Revenues are on the up but are being outpaced by costs leading to net losses of $140.7m over the six months ended 31 October. Even so, the business’s most recent earnings said it expects to be operating profitably on a non-GAAP basis and be cash positive by the end of fiscal 2024.
To spur on this change, C3.ai has evolved away from a subscription-based model and is instead charging customers based on their specific usage of its products. The company’s CEO, Tom Siebel, told CNBC in December that the change was expected to increase customer engagement by “an order of magnitude” within a few quarters, adding that the change had been “very well received”.
And these strong words emphasise the big week that lies ahead for the company. That’s because it's reporting its financial results for its third quarter on Thursday. Could these earnings offer insight into how successful the business’ price structure changes have been?
We shall have to wait to find out, but the update is going to be written in bold red pen in a lot of investors’ diaries.
While some appear sceptical of C3.ai’s prospects, others have been swept up in the pervading atmosphere of AI excitement in their decision to back the stock. With C3.ai, the likeable facets are its AI-heavy product suite, which leaves the business ideally located to benefit from a boom in the industry and its increasingly strong customer base. This boom may have already begun.
However, it’s worth bearing in mind that this investment would be speculative and probably unsuitable for more cautious traders.
The Healthcare Innovator - Renalytix
For many of us, the COVID-19 pandemic revealed just how overburdened our hospitals and healthcare facilities have become. When doctors, nurses and other healthcare workers simply have too much to manage, it’s easy for patients to fall through the cracks and fail to receive the treatment they need.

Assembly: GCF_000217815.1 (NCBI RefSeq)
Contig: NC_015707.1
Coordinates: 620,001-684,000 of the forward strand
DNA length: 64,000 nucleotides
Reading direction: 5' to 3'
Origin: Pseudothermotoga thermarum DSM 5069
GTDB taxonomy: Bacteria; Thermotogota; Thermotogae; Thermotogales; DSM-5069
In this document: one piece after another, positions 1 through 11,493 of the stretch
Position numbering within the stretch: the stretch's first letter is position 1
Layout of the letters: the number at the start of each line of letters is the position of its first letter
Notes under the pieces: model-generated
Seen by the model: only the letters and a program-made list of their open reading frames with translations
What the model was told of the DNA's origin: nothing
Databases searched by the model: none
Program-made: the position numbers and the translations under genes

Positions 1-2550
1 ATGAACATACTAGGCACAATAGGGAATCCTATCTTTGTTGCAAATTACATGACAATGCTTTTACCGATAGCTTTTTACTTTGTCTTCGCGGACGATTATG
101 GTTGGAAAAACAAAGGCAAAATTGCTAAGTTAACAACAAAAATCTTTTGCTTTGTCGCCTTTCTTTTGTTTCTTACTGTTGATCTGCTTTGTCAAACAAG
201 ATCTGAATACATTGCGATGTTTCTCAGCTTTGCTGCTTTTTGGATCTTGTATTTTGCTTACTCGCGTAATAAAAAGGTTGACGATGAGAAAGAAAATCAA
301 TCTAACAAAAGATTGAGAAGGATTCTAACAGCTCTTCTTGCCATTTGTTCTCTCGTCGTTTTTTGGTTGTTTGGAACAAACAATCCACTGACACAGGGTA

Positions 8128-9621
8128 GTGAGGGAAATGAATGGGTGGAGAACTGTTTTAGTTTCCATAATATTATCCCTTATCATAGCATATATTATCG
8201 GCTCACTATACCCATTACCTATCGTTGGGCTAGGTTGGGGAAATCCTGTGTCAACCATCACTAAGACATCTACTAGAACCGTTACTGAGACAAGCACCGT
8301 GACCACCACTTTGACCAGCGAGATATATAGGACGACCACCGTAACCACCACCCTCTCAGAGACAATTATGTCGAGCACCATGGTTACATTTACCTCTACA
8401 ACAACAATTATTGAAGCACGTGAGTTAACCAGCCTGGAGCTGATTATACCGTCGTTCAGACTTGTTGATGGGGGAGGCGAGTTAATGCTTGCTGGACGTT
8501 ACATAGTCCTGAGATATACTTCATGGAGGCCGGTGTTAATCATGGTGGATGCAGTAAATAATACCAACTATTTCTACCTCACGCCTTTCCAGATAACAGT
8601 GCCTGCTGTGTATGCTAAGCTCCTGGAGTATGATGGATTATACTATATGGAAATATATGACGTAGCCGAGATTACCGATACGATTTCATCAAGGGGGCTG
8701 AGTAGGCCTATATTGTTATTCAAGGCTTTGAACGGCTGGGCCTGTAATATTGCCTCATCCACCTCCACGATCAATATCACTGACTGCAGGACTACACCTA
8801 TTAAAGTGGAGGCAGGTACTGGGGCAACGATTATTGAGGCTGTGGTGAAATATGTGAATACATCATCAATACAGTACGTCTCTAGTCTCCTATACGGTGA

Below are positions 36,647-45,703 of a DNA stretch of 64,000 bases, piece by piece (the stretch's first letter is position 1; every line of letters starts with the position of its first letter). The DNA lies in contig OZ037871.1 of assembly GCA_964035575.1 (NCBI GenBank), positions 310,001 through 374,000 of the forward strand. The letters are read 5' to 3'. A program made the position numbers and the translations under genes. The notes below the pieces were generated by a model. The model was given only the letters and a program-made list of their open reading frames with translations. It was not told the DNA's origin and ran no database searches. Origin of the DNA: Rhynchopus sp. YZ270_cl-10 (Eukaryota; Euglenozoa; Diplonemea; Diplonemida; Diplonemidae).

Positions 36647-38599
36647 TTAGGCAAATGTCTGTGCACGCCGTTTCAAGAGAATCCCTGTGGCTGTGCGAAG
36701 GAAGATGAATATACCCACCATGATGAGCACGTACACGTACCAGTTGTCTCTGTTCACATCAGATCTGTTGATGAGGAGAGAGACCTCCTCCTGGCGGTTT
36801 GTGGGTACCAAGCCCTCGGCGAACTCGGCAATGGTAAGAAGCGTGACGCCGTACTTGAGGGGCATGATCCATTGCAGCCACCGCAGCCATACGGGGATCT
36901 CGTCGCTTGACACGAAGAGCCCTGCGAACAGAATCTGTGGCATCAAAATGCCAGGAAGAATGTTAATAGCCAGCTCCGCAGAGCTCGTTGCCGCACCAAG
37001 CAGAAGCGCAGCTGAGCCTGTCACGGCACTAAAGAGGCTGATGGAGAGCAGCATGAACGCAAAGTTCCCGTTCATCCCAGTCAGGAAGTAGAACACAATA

That’s a problem Renalytix (NASDAQ: RNLX) is seeking to solve.
This outfit is less of an AI pure play, but ably demonstrates the many possible applications for the technology.
Renalytix is a marriage between artificial intelligence and healthcare. As might have been evident from the name, particularly to those with a working knowledge of physiology, the business is dedicated to the elimination of kidney disease.
So, where does the AI facet come into the picture?
The answer is KidneyIntelX. This is Renalytix’s proprietary platform, which uses an AI-enabled algorithm to score patients’ kidney disease risk levels to inform decisions made throughout their individual treatment journey.
It seems to work well too, with a succession of studies showing that the use of KidneyIntelX in primary care settings resulted in improved clinical decision-making and action taken for high-risk patients.
But it’s not just good enough that the product works – there needs to be an addressable market too. Renalytix is covered there too, with untreated kidney disease resulting in 50,000 Americans having kidney failure, dialysis or kidney transplants each year.